My life is all about movie moments. I am defined not by the years I’ve been alive but by the movies that defined me while the years passed quickly by. For example...
1999 is not 1999 but the year that Magnolia and Fight Club were both seriously overlooked in the Oscar ceremony.
1997 is Titanic, period.
1994 was when I became incredibly sick of the phrase, “Life is like a box of chocolates-you never know what you’re gonna get,” thanks to Forrest Gump.
1993 is not 1993 but the year that Philadelphiabrought the issue of AIDS and homosexuality, and more importantly acceptance of homosexuality (too bad they had to use a dying gay man as the catalyst for acceptance but at the time, that was culturally where we were at I guess).
1992 is not 1992 but the year I first wept while actually in a movie theater. That movie was of course, My Girl.
And 1991 isn’t just 1991 but the year, for me especially, where I experienced celluloid salvation, thanks to a dollar theater viewing of Disney’s Beauty and the Beast.
Ever since 1991, movies have defined me and this presents a theological problem for many people in my life, I think.
I was talking to one of my best friends tonight on the phone and was reminded of how much I ache for movies that depress me, I thrive on exploring the madness, the sadness, and the helplessness so many (usually independent) movies offer nowadays. I only need a shred of hope; please save the happy-happy sports/hero/man-triumphs-over-adversity-yet-again for someone else. This is not to say I'm above this story structure or even that I'm tired of watching movies that follow such a story structure, I'm simply saying I like movies like About Schmidt, and The Diving Bell and the Butterfly, and 4 Months, 3 Weeks, & 2 Days. Why does that make me such an "other." A "them," even, in so many "Christian" circles? I'm not sure. I guess I'm beginning to care less and less how I'm seen in those circles anyway so maybe asking such a question is futile (even to begin with).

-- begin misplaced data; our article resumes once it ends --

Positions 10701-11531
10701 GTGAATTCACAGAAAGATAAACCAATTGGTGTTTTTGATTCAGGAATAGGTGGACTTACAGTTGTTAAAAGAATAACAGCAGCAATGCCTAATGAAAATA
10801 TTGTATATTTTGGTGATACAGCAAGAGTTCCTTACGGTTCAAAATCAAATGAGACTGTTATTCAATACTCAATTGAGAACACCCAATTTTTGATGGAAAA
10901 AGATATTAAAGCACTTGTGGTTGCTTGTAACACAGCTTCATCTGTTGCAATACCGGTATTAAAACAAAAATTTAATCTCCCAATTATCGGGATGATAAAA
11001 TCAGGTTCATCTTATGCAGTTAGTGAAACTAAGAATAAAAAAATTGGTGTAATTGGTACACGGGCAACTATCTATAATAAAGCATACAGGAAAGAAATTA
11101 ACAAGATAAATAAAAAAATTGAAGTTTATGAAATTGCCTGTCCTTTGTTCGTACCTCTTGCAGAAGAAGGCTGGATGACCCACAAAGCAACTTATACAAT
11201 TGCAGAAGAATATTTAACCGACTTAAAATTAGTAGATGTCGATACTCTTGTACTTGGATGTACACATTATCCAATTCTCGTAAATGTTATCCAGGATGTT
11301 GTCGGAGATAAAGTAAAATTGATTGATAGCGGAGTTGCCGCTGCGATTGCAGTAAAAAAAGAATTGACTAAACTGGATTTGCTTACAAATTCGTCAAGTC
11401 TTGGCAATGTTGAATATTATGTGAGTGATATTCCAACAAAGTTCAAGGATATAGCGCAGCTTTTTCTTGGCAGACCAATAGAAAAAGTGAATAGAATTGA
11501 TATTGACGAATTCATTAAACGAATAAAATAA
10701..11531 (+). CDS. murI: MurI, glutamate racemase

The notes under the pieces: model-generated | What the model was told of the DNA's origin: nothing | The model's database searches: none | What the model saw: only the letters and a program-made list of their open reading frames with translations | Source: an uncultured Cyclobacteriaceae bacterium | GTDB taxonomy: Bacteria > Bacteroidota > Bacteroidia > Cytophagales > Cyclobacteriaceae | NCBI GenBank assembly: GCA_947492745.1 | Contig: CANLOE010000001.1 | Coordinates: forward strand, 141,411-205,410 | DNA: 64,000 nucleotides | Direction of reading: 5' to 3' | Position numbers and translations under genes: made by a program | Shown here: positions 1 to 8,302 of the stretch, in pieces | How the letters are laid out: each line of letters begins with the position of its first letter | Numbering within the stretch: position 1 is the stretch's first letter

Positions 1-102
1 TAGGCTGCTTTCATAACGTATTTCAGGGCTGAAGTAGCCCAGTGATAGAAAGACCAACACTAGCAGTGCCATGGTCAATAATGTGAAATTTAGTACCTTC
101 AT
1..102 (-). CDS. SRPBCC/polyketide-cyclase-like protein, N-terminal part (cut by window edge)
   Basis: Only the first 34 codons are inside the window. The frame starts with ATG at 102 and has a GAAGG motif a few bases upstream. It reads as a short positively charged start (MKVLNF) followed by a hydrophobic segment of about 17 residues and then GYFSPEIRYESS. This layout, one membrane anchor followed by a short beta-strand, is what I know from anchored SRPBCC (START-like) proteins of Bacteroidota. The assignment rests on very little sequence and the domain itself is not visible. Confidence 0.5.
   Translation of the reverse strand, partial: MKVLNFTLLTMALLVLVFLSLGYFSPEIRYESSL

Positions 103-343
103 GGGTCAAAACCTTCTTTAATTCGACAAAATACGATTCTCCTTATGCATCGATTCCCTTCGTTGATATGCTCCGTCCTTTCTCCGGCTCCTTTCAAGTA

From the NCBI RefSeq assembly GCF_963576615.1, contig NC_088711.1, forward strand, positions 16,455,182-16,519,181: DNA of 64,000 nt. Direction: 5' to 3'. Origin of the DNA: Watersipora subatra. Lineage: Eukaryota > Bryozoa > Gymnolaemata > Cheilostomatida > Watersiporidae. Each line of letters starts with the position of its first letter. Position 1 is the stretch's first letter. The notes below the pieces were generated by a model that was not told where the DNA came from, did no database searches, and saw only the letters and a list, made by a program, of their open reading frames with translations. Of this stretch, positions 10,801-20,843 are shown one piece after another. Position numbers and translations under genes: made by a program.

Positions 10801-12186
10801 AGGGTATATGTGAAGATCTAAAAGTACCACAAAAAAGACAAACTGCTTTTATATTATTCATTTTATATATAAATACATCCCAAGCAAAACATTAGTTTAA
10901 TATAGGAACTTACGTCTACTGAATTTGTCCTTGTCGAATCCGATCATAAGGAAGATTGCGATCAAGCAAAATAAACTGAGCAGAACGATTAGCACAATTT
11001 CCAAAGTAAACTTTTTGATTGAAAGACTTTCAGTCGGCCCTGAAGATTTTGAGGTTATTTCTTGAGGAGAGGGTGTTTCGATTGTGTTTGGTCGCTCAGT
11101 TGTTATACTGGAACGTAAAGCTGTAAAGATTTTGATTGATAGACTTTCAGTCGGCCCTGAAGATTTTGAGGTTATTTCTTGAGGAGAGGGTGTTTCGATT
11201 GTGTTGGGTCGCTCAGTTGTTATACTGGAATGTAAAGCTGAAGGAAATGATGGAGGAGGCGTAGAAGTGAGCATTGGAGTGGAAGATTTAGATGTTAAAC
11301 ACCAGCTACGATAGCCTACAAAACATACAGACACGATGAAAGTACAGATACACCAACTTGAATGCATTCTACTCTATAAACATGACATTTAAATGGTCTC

Perhaps I'm viewed weird because Christians follow a person who's own life ended so happily. Perhaps the way Jesus triumphed over torture on the cross is how people justify their strange glances toward me. Because when his mother Mary was beside him on that hill, I'm sure she was just waiting for the applause to happen and for God to wink and say, "Just kidding! Everything's gonna be alright!" That's probably why people look at me funny sometimes. Because "their" Savior was just so damn happy all the time. Wasn't he?
I don't think I want a Savior who puts Gladiator as his favorite film, or who sees his own life timeline of movie moments being captured in scenes from Radio or The Game Plan or Big Mamma's House.
I want a Savior who's comfortable with poop. Not just poop in the toilet but poop in people's lives. In our tragedies, depression and tears.
I thought that's who Jesus (the Savior of the Church) really is. But looking around in today's churches, and looking around at how they treat the gospel, how they see movies, how they look for the happiness around every corner, I wonder. I doubt. Over and over again.
Sunday Morning Thoughts
4 weeks ago